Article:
Hence, self-defense and revenge have a large difference in both time and in harmful intent.





The problem is that you can't just redefine a term, especially if you want an argument to hold up (ie from a legal perspective). If you're going to make a topic trying to challenge what self defense is considered by society and qualify what should be considered self defense, then calling it revenge and furthermore using a personal definition of revenge would not only be confusing, but would also deliver an unwanted connotation of malevolence to how you are defining it. In this case, the topic really should be "what should be considered self-defense"; the word "vengeance" or "revenge" shouldn't have any place in this discussion or topic, really, unless you intend to use the actual definition of revenge.
I just copied what I heard in my lecture...



If you are hit by someone, your immediate reaction is to hit them back. This is not self defense, it is revenge. You are hitting them back out of revenge for getting a hit in on you. Regardless of the impact of the action (murder, or a small punch) it will always end up as being revenge.


what if hitting them back is a reaction you don't control (i have those if someone pokes me on the back i would turn around and whack them. ...not on purpose but thats how i react

If someone hits you , you hit them back and that's fine i see that as self defense if there going to hit you once there likely to hit you twice you have a better chance of surviving if you respond with hitting them in which i did at my school and ran whilst they were shocked by the hit.
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Posted 9/10/15

gvblackmoon wrote:


FlyinDumpling wrote:

During a lecture my business law professor said "vengeance isn't self defense". Revenge meaning a person hits someone as a response to being hit. According to law, a reasonable person would walk away and not retaliate.

Shocking? Not really, this same idea has been taught since primary school. If someone hits you, report it to a teacher, don't ever hit them back. What do you think of this? It's unfair if you came out as the only injured party. Shouldn't you be able to hit them back?

This topic strictly covers assault and/or battery***


While it may seem unfair that is how the legal system works do not at anytime take the law into your own hand you only hurt yourself in those cases. The golden rule about revenge when you start the path dig two graves one for your target and one for yourself since you will suffer as well. This is why revenge is pointless it is simple self gratification.


No reasonable person would go oh you just stabbed me or punched me in the face and walk away/ not retaliate i cannot fathom someone being able to do that.
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Posted 9/10/15
Ah yes.. Revenge.. Is something Karkarov I mean Colin Macleod know best! :p He can give you meaning of that word Vengeance!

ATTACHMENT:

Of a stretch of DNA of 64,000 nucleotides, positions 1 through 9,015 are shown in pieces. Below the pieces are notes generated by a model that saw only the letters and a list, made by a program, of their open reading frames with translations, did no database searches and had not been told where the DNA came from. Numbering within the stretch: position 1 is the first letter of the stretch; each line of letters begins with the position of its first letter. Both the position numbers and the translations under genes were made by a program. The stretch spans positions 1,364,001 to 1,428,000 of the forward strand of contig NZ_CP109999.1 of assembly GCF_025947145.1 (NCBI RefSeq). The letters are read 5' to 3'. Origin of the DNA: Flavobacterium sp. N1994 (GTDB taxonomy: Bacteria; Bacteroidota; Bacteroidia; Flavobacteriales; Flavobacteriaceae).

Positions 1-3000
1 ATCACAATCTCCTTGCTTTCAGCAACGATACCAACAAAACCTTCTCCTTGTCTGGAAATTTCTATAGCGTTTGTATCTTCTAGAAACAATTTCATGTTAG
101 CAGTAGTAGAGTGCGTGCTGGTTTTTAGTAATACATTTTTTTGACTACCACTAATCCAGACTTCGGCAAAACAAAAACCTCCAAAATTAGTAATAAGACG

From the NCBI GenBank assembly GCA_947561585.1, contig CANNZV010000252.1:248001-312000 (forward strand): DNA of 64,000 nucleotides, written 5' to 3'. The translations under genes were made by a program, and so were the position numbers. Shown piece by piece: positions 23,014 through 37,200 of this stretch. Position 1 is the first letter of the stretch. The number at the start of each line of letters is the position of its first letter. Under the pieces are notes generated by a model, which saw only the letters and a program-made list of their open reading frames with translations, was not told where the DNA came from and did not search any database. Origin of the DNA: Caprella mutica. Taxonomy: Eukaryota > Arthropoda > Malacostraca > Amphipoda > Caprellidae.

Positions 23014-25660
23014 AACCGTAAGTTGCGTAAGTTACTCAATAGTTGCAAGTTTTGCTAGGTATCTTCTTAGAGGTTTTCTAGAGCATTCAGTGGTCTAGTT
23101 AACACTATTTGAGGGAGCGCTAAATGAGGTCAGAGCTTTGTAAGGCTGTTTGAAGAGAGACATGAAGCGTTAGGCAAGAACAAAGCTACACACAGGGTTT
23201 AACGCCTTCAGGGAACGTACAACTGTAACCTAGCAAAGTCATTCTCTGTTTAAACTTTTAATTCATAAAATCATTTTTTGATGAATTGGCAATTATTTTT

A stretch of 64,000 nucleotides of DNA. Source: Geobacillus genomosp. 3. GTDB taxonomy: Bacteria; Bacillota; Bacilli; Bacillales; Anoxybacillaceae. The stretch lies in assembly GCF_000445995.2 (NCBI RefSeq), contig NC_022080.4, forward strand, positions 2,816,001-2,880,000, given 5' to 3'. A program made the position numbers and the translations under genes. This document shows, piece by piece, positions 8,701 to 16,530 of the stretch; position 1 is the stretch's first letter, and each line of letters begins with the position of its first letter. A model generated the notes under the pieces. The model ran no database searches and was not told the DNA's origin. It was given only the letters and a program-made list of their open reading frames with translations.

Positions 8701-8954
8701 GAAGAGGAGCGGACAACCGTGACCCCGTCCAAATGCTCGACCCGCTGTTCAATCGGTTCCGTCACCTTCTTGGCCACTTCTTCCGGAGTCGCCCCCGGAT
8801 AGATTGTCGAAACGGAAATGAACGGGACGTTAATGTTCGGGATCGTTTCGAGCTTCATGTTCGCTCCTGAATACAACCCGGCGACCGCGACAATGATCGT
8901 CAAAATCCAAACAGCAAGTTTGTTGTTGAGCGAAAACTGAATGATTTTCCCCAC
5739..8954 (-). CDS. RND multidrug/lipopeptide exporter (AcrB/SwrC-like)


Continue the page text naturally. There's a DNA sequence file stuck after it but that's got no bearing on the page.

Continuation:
I took life of someone very important to him! -evil smirks- back in 125 AD

(I'm role playing as Marcus Octavius from Highlander: The Search for Vengeance)

Karkarov/Colin and I crossed our path many many time.. with our Sword!, Of course he so easily to defeat! Here picture of me calling him Barbarian! :p



Marcus Octavius
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Posted 9/10/15

Ryulightorb wrote:


spensaur wrote:


FlyinDumpling wrote:


Nightblade370 wrote:


FlyinDumpling wrote:

It seems like people are defining revenge from how they are use to perceiving it. For this topic, revenge is strictly used in the way that's defined here. This does not include a plot to get back at someone after days it has happened, or anything premeditated.

Nightblade370 wrote:

I think it really has to do with two things: time and intent.

Revenge requires a lot of time and a desire to harm an individual/a group of people. Reacting to someone attacking to you is on-the-spot thinking, which is justified self-defense. Reacting violently to a situation not as dire immediately after it happens (like if someone's bullying you verbally) is considered malicious intent and has consequences depending on the severity, but that isn't revenge either (it's not self-defense as well).

Revenge would be like a wife killing the woman her husband is having an affair with after several days of planning or a man trying to severely maim another man for bulling him in high-school. These plans require more time and more harmful intent than a mere reaction.

Hence, self-defense and revenge have a large difference in both time and in harmful intent.





The problem is that you can't just redefine a term, especially if you want an argument to hold up (ie from a legal perspective). If you're going to make a topic trying to challenge what self defense is considered by society and qualify what should be considered self defense, then calling it revenge and furthermore using a personal definition of revenge would not only be confusing, but would also deliver an unwanted connotation of malevolence to how you are defining it. In this case, the topic really should be "what should be considered self-defense"; the word "vengeance" or "revenge" shouldn't have any place in this discussion or topic, really, unless you intend to use the actual definition of revenge.